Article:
We were shown the Botroseya Church, the site of the explosion. We prayed in this holy place, and a young man who witnessed the catastrophe explained to us how it happened. It was terrible!
Icon of the ResurrectionIcon of the Resurrection
I conclude with a word of hope I just read. It is from a Muslim woman, Samar Foda, who is wishing the Christians of Egypt a good Christmas. She is the daughter of a great Egyptian thinker and writer who was assassinated in 1992 by a Muslim extremist group. She wished us a good Christmas, saying, "When I was a little girl I asked my father what is the difference between us Muslims and Christians. He responded, 'No difference, my daughter. It's like the road to Alexandria. There are two roads you can take, the road through the cultivated fields or the road through the desert. It does not matter which road you take. The important thing is to arrive at Alexandria. The important thing is to arrive at God.'" Then she added, "Father, may your soul rest in peace. Have a good Christmas, my dear friends. Your religion is not what is important, but what you did with it. My greetings to you."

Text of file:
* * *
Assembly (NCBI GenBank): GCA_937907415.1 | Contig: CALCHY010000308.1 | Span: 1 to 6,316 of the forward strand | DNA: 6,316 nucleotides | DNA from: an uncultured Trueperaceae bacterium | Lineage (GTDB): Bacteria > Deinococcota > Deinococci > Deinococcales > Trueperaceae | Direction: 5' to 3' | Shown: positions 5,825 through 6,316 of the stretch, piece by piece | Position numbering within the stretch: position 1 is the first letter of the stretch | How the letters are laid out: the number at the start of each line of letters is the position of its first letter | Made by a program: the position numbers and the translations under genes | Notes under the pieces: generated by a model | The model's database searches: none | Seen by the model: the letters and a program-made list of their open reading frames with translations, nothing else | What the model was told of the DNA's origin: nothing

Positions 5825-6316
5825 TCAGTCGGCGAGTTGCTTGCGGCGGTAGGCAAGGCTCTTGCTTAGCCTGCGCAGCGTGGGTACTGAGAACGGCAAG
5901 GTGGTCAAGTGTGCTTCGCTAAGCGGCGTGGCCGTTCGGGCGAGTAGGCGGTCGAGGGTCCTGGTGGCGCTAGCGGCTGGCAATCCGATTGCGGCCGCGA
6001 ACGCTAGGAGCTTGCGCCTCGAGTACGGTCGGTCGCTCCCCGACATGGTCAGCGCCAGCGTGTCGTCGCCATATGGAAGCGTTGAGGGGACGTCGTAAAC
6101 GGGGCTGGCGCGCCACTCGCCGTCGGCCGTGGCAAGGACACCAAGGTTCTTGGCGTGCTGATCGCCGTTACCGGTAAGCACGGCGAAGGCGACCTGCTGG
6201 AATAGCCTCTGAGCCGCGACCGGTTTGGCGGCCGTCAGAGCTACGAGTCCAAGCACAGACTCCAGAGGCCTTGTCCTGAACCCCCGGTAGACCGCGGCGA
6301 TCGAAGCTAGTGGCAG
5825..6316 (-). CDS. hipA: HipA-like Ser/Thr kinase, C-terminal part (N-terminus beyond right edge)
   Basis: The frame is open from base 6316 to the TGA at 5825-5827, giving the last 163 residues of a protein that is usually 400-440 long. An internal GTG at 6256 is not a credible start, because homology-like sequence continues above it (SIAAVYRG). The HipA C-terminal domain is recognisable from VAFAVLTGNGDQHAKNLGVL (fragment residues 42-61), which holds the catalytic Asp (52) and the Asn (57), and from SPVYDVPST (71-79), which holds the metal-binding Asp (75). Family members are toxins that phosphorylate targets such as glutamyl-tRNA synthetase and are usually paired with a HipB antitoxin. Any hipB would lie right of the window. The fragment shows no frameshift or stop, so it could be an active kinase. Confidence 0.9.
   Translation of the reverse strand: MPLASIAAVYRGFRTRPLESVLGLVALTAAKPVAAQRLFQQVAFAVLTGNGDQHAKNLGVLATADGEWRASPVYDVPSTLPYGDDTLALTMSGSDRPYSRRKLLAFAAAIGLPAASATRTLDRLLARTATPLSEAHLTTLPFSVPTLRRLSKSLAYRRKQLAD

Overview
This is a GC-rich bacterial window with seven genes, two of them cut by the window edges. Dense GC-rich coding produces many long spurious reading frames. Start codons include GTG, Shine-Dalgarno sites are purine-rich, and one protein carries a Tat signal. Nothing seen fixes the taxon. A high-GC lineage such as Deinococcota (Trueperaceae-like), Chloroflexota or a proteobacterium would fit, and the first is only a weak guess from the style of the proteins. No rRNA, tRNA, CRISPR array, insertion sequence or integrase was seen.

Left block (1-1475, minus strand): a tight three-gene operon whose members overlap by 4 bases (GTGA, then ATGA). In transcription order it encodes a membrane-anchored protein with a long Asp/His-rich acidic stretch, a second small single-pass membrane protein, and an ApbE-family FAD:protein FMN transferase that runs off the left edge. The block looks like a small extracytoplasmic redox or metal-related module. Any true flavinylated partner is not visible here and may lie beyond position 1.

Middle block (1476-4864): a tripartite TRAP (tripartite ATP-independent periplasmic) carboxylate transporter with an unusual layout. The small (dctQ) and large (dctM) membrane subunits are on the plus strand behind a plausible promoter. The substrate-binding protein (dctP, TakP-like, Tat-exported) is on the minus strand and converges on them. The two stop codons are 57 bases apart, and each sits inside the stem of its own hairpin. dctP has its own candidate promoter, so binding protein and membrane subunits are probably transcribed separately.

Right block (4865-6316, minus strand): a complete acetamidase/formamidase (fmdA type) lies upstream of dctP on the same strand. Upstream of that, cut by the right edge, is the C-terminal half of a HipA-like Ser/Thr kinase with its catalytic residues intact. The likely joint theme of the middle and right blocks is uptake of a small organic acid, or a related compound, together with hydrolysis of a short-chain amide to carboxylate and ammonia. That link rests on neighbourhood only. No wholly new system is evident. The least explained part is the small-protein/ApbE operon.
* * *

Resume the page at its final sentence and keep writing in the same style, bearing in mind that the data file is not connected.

Even if this secular, moderate current is not the strongest one in my society, I choose to believe in a better future by thinking of the Gospel saying, "A bruised reed he will not break, and a smoldering wick he will not quench" (Mt 12:20). Pray for our dear country and our Church!